Well-written overview of the history and current state of trash in the United States. The book only just scratches the surface of various focus areas and moves at a rapid pace.
One of the most interesting portions of the book was the chapter centered around the history of trash management. I especially enjoyed hearing about piggeries – a concept I didn’t know existed until I read about them in this book.
More than two hundred towns with populations over ten thousand built piggeries where raw garbage served as the feed, as what passed for waste experts at the time estimated that seventy-five pigs could dispose of a ton of garbage a day—and provide revenue and meat at the same time. New England led the nation in pursuing this waste-to-swine strategy; turn-of-the-century New Haven sent all its wet garbage, 5,400 tons of it a year, to pig farms, while Worcester, Massachusetts, proudly kept two thousand garbage-swilling swine at its forty-acre piggery near the city limits.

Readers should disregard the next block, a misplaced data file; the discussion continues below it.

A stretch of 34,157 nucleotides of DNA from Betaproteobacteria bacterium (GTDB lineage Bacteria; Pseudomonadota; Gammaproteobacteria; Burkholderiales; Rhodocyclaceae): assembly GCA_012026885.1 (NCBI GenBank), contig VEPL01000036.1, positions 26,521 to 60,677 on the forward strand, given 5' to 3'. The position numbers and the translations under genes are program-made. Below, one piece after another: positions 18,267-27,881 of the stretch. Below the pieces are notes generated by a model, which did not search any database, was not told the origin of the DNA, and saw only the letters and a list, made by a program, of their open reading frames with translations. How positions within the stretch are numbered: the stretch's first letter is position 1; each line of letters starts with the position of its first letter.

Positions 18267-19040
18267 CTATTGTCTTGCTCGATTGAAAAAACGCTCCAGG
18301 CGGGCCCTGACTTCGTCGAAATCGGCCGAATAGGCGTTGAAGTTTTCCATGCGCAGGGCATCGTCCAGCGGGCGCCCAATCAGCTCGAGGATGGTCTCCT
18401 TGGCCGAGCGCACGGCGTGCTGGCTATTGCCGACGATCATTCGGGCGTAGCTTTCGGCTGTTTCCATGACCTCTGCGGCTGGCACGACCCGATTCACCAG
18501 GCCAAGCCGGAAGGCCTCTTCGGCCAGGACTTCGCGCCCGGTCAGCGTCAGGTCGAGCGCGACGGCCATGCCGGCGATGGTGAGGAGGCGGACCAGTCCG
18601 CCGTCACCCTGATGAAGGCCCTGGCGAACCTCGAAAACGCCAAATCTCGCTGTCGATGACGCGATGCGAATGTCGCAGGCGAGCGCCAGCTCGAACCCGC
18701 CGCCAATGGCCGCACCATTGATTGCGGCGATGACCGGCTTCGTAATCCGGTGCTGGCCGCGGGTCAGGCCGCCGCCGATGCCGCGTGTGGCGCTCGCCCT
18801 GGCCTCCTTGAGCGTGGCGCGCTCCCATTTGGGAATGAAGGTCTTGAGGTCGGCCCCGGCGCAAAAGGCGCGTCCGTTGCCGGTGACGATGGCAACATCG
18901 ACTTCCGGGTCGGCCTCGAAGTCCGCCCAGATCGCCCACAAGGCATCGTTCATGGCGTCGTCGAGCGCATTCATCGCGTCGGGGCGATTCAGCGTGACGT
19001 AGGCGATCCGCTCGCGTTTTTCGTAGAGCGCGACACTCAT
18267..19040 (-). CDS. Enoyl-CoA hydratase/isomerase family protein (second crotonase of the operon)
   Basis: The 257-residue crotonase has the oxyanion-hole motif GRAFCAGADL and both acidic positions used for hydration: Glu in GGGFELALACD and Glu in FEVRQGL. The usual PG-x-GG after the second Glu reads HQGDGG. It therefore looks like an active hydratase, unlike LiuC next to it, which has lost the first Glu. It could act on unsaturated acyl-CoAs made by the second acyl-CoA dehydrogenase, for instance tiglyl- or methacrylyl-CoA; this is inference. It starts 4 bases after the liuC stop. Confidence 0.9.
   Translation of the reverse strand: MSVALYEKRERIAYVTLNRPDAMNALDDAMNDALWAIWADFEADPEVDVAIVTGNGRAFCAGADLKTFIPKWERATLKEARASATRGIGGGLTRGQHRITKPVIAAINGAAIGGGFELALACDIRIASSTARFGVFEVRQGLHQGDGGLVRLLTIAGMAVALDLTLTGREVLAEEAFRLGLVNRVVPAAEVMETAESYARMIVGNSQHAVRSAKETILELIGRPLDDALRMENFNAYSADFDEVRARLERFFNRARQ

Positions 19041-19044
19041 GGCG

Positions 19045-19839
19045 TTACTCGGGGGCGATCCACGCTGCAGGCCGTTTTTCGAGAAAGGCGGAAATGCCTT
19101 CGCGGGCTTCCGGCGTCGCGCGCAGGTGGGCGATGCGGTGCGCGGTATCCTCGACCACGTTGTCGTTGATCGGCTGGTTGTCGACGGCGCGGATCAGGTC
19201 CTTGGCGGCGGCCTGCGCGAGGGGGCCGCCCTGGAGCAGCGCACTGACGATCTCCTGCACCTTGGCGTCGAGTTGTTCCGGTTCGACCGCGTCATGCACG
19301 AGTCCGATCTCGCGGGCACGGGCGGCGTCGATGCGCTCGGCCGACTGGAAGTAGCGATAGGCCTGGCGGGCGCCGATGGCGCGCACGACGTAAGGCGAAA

[Piggeries] persisted until the 1960s, when evidence that it could spread disease to both swine and humans became impossible to ignore.
Also interesting is the concept of using trash for energy, something that the United States appears to have mostly resisted. I’d love to learn more about the tradeoffs of this approach.
“Our behavior in the U.S. in this area is really quite irrational. And it’s irresponsible. We are throwing energy and money away every day, burying it in the ground.”
It would be interesting to see what a 2021 version of this book would say. Especially with our current recycling crisis in which many recycled goods can no longer be sent overseas.